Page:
The conclusion which geologists have drawn is that the trees at Joggins were drowned by sediments dropped from fast moving water currents. Since the stumps are found, generally in growth position, at a variety of levels in the cliff, it seems reasonable to many to interpret the evidence in terms of a succession of forests which grew and were preserved, one on top of the other. Geologists conclude that as many as 40 different forests were engulfed by flood borne sediments. Because there is very little peat (organic matter) associated with these rock layers, geologists conclude that each forest survived only about 100 years before catastrophe struck (Museum booklet p 34). The standard scenario for these sediments then is catastrophic burial of one club moss forest after another. In between there was a more leisurely process of depositing sedimentary rock layers. In all, millions of years are imagined to have passed.

It will come as no surprise that there is another way to interpret the rocks near Joggins. Recent work by coal geologist Dr. Steven Austin, suggests that the long age scenario may not be correct. The sediments, with their trapped plant material, could have accumulated within a few months. Dr. Austin developed his “floating mat model” from his studies on coal beds in Kentucky. He proposed that trees, stripped from land by a catastrophe, would at first collect in a floating log jam or mat. Later these trees would sink, mainly in a vertical position with root end down (because that end is heavier). Such logs would be found at various levels in the sediments depending on how quickly they sank.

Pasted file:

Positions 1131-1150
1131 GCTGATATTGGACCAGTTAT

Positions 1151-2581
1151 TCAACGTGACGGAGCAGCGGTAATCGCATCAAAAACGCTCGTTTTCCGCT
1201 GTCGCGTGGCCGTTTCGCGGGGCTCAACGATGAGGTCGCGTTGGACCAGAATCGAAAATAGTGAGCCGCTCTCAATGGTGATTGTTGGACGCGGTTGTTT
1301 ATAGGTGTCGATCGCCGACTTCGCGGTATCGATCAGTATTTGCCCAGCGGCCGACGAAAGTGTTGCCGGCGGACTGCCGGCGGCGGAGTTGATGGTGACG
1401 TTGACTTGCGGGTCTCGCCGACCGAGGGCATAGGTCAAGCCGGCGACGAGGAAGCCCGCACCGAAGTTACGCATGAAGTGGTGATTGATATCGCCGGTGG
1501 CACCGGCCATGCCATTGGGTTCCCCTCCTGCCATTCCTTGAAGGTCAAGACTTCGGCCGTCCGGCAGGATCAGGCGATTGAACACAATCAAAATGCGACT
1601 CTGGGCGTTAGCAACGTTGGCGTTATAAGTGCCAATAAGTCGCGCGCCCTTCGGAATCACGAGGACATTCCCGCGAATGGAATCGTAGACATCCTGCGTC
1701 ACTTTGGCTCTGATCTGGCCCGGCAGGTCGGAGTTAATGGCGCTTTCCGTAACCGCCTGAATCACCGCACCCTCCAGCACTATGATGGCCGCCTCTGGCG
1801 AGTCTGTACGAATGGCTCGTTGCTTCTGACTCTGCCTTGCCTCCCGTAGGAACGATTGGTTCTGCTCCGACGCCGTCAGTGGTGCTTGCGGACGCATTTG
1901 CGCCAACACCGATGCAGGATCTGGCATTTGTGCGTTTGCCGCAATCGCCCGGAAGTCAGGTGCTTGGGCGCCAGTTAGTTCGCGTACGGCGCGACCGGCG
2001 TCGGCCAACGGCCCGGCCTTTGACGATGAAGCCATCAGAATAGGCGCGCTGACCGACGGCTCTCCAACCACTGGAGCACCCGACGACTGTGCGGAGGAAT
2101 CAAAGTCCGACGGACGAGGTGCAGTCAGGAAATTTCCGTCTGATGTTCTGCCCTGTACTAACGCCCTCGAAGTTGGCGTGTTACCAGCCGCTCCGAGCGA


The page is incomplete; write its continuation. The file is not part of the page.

Notice the numerous rock layers which entombed this club moss stump. Notice too, the texture on the trunk.

Evidence that tree trunks sink in a vertical position, can be found in the work of W. J. Fritz, who studied the famous multiple “fossil forests” of Yellowstone National Park (Geology. 1980. vol 8 pp 309-313). The traditional interpretation of this region is that forests were preserved on top of other forests with the whole process consuming millions of years. But Fritz concludes that no such forests ever existed. Rather, the tree stumps were carried by mud flows to their final resting place: “Many of the petrified vertical stumps in the Lamar River Formation have a wide root system with short, broken trunks. Such trees would behave as an irregular clast with the vertical position being most stable and would tend to be deposited right-side-up.” (Fritz p 312)